• If you want the convenience of allowing people to call you (as opposed to emailing you), use a free disposable phone number. You can get one easily by searching on ‘disposable phone number’ and selecting from one of several companies that provide this service. Don’t put your personal phone number in the ad – you don’t want people to be able to harass you later, and there are several reverse look-up directories may provide a wealth of information about you that can be used in ways you would not appreciate.
  • If the service does not have their own email service, create a disposable email account that does not show any personal information – like your name, location, or age. Again, you do not want people to have your primary account information to harass you through.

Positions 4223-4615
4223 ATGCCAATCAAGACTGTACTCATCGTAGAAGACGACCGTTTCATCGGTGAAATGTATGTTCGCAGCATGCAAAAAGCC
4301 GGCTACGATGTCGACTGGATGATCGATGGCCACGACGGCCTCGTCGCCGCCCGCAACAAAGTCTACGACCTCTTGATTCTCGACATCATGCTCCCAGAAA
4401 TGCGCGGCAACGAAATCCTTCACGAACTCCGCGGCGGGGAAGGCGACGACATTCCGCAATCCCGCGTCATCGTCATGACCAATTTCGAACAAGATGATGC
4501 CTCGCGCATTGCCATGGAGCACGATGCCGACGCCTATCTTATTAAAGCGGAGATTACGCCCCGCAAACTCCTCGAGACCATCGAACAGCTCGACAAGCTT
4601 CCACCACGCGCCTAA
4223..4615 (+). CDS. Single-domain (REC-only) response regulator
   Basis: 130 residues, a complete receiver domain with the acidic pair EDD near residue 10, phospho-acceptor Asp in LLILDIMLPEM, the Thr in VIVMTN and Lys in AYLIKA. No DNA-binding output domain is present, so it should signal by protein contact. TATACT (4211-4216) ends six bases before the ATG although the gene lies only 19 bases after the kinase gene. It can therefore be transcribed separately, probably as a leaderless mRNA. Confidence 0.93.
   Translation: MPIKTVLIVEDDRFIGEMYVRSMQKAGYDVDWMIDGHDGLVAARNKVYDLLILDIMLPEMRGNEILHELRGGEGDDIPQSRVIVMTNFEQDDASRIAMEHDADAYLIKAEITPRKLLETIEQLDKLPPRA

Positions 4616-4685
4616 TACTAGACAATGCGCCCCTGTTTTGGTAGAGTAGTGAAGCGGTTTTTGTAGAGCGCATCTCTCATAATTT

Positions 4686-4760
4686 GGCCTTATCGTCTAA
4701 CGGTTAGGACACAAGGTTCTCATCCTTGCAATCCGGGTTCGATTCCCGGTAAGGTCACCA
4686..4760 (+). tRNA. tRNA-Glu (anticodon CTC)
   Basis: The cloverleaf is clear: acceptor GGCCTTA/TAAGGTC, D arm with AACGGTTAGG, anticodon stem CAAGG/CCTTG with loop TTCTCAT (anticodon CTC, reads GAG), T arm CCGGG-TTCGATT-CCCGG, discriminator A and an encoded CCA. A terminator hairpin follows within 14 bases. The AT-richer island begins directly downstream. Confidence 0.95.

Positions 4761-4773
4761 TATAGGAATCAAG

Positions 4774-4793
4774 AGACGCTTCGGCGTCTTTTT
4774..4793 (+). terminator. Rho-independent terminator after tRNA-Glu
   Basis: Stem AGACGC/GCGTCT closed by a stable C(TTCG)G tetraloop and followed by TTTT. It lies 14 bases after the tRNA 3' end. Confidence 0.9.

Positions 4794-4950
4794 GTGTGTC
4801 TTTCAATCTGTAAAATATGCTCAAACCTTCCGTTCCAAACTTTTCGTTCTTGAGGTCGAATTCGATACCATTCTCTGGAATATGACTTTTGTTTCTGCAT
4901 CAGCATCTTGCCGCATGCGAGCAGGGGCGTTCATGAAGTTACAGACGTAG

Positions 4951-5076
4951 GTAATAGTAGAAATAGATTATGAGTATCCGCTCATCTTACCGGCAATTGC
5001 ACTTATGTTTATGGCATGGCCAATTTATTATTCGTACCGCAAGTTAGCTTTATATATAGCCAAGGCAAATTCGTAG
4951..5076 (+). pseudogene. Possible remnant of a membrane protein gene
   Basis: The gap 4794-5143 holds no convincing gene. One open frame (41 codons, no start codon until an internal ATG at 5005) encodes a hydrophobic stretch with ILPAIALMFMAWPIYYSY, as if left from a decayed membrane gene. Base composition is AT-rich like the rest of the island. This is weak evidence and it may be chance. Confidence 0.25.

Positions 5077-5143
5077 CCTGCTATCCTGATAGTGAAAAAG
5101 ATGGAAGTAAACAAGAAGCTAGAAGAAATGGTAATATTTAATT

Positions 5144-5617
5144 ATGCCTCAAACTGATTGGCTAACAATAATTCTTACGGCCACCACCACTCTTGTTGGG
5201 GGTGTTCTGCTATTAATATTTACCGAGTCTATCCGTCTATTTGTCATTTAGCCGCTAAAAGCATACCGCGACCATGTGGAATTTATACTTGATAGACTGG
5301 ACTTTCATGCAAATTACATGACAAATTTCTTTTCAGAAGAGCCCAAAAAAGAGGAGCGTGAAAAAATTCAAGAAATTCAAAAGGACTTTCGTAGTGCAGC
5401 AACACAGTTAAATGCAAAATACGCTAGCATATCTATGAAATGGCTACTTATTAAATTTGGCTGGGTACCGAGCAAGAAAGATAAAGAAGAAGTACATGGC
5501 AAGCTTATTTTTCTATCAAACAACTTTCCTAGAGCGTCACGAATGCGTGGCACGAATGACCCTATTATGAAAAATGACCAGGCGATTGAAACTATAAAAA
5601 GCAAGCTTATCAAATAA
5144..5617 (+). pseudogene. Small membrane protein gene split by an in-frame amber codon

• Never include your personal information in the ad like your address.

Personal Safety for personals

  • Deal locally with guys you can meet in person.
  • Don’t pursue a long-distance relationship with a stranger online.
  • Never reveal personal data to someone until you meet face-to-face and develop a level of trust. While it’s tempting to share every detail of your life with a person you think you could be in love with, that’s exactly what the scammer is counting on.
  • Your date posts an online picture that is very dark and makes it difficult to pick her out of a crowd. Most married people do not want their picture out there for everyone to see, risking the chance that someone they know could recognize them.
  • Pay attention to language. If their command of English is fuzzy, that’s a "big red flag"
  • Be suspicious if someone wants to immediately start communicating through IM and e-mail. They may want access to your computer in order to steal information.